Multiple weather threats will be deployed across the eastern half of the U.S. from Friday through Monday. Credit: CNN Weather

(CNN) -- A powerful storm will affect much of the eastern half of the U.S. this weekend with torrential rains, heavy storms, hurricane-force winds and even snow.


The weekend storm will begin to take shape on Friday as an area of low pressure develops in the southern Plains. Leftover energy from a deadly atmospheric river in the Northwest earlier this week will reach the central U.S. and increase the strength of the developing storm.

  • One person dead after the powerful atmospheric river that fell on the northwest of the US with more than 200 mm of rain

The storm's impact will linger until late Friday, when it becomes more organized and moves from the southern Plains into the Midwest.

From there, the storm's impact will increase substantially, with heavy rain, thunderstorms, and gusty winds reaching across the East over the weekend.

Saturday: Severe Storms

As the storm strengthens and expands its reach on Saturday, severe weather will stretch more than 1,930 kilometers from the Gulf Coast to the Canadian border.

Chance of severe thunderstorms in portions of the South on Saturday.
Credit: CNN Weather

Thunderstorms will rumble Friday night with a small window in which isolated severe storms could develop across parts of Oklahoma, Arkansas and Texas, ahead of Saturday's threat to the south.

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The main thunderstorm event will get underway across portions of the south Saturday morning as a cold front associated with the short easterly storm across the region. Some of these storms could become severe and bring gusty winds and hail. A slight risk, or level 2 of 5, of severe storms is forecast in parts of Texas, Louisiana, Arkansas and Mississippi, especially Saturday afternoon.

As the odds of damaging thunderstorms increase Saturday afternoon, the storm will also spread rain across a wide portion of the country, from the Gulf Coast to the Midwest. Rain will begin in the early hours of Saturday in parts of the Midwest and Mississippi Valley and spread eastward throughout the day.

Rain will be steady as the day progresses and could become heavy at times, especially in the south.

Fortunately, the storm is likely to move at a rapid pace that will prevent precipitation totals from skyrocketing, but any soggy rain could cause flooding problems.

Strong winds will also accompany any precipitation, even outside of thunderstorms.

A thin swath of snow accumulation is possible Saturday from Wisconsin to Michigan's Upper Peninsula, but this will be mostly a rain event for much of the Midwest.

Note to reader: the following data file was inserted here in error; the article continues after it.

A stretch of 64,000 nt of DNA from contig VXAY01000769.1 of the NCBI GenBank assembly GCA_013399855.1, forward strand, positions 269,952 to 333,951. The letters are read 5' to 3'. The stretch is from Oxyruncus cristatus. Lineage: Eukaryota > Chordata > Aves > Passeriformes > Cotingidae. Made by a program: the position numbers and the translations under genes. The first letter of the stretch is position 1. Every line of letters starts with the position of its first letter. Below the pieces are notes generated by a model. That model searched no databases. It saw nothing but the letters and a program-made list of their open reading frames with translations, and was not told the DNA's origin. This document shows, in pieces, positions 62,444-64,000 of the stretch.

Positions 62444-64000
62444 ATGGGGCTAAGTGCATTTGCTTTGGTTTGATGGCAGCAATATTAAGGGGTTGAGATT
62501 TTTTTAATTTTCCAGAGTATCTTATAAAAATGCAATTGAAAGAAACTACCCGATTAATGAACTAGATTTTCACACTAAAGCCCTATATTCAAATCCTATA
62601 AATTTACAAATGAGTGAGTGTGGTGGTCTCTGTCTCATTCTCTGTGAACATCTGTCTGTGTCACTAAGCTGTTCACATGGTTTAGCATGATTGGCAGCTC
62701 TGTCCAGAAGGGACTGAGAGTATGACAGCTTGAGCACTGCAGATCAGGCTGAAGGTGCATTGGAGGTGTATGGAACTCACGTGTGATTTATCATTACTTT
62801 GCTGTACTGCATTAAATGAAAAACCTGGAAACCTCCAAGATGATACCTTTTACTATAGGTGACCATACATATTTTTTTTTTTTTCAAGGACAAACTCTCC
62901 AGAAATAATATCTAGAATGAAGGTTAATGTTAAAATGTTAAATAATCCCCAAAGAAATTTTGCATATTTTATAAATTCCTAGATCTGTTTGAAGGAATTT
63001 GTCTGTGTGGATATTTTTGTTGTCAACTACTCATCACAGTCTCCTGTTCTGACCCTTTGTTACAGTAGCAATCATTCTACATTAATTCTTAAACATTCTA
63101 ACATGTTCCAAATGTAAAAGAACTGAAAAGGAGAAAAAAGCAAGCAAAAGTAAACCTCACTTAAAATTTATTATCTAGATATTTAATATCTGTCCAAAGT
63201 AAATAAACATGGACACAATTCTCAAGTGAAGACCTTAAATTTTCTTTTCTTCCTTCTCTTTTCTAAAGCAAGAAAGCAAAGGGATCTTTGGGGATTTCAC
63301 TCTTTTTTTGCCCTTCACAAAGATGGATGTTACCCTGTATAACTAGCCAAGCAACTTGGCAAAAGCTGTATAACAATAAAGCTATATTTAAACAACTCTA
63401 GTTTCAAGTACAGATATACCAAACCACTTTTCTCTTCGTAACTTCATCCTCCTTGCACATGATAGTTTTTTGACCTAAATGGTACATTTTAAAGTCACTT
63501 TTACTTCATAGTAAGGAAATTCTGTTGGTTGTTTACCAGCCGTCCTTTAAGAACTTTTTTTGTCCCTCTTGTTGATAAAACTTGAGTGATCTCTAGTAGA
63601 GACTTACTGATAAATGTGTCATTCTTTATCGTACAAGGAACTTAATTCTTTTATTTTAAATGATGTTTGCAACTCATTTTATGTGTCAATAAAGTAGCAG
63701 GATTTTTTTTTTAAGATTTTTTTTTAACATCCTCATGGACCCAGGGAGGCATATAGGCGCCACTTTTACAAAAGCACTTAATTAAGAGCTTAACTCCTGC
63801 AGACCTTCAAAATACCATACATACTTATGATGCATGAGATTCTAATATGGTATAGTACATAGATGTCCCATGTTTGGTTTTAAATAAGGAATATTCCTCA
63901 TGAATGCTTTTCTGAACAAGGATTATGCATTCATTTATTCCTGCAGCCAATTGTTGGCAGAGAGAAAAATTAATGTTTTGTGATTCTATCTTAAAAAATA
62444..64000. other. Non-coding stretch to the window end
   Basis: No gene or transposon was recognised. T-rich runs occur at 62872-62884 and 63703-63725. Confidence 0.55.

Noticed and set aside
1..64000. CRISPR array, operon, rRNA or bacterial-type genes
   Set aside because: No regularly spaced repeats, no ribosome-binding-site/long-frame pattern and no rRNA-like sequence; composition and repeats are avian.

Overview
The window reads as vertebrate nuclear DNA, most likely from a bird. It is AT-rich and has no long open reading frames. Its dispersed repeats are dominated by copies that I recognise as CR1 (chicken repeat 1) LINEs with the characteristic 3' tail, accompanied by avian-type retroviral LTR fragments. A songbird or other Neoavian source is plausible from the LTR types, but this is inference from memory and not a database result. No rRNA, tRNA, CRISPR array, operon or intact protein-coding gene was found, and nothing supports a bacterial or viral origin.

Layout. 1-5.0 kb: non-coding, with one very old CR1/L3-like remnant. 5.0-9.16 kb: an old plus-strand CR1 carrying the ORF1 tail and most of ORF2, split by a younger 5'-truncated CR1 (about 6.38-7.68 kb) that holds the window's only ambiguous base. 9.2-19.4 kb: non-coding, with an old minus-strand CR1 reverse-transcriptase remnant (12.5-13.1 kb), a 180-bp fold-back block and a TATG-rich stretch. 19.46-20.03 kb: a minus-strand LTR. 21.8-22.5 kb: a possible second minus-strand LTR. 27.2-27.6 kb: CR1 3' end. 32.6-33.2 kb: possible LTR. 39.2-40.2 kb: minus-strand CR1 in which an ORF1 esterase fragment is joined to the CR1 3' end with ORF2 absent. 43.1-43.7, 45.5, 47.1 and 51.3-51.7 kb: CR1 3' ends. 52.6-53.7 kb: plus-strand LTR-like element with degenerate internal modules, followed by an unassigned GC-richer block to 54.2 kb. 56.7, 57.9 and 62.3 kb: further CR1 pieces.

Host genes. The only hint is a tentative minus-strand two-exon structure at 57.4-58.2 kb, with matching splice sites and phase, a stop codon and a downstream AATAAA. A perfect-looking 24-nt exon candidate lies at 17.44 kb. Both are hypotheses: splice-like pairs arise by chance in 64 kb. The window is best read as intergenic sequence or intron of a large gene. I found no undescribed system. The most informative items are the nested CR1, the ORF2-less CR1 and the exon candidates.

Sunday: Strong Wind

The storm will reach its maximum strength in the afternoon as it expands and engulfs much of the East. The storm's wind gusts will be significantly stronger on Sunday compared to Saturday and could knock out power and disrupt travel.

Widespread gusts of between 65 and 80 km/h will hit the Mid-Atlantic and Northeast. Gusts will be even higher, reaching 96 km/h Sunday night in New England and coastal areas of New York and New Jersey.

Predicted wind gusts are shown Sunday night in the East. Credit: CNN Weather

Such strong winds, especially when combined with rain, could topple some trees and cause power outages. High winds and rain can also disrupt air travel through the corridor and lead to slowdowns for drivers.

Outdoor Christmas decorations that are not secured can be blown away by the strongest winds.

Rain will be the main type of precipitation from Florida to New England, with widespread amounts of 25 to 50 mm. Higher totals are possible for areas drenched by multiple rounds of downpours.

Some thunderstorms will make their way into the rain zone, including in the North. A few storms may become severe on Sunday, with an area from Georgia to Virginia most likely to endure a handful of damaging storms.

Rain may change to wet snow across higher elevations in West Virginia, Pennsylvania and New York on Sunday night as cold air pushes eastward in the tail of the storm.

Predicted snow accumulation for two different weather models is shown. Taken together, these two forecasts provide a good idea of how much snow could fall this weekend. Swipe to see each forecast.

Portions of New England could change to a wintry mix of rain, snow and freezing rain late Sunday night and continue for a while Monday.

The exact times of change and amounts of snow will depend on how quickly cold air can enter the region.

Monday: Cold envelops the east

The storm will begin to move away from the East Coast on Monday, but rain and snow will continue across much of New England and parts of upstate New York through the afternoon before tapering off in the evening. Rainy and windy weather will come to an end in New York City on Monday afternoon, while gusty winds will slowly subside in the rest of the Northeast except New England.

Monday will be much colder across the eastern half of the country as a result of the storm. The temperature difference between Monday and the weekend above the average December temperatures will be most marked from the southeast to the northeast.

Storms United States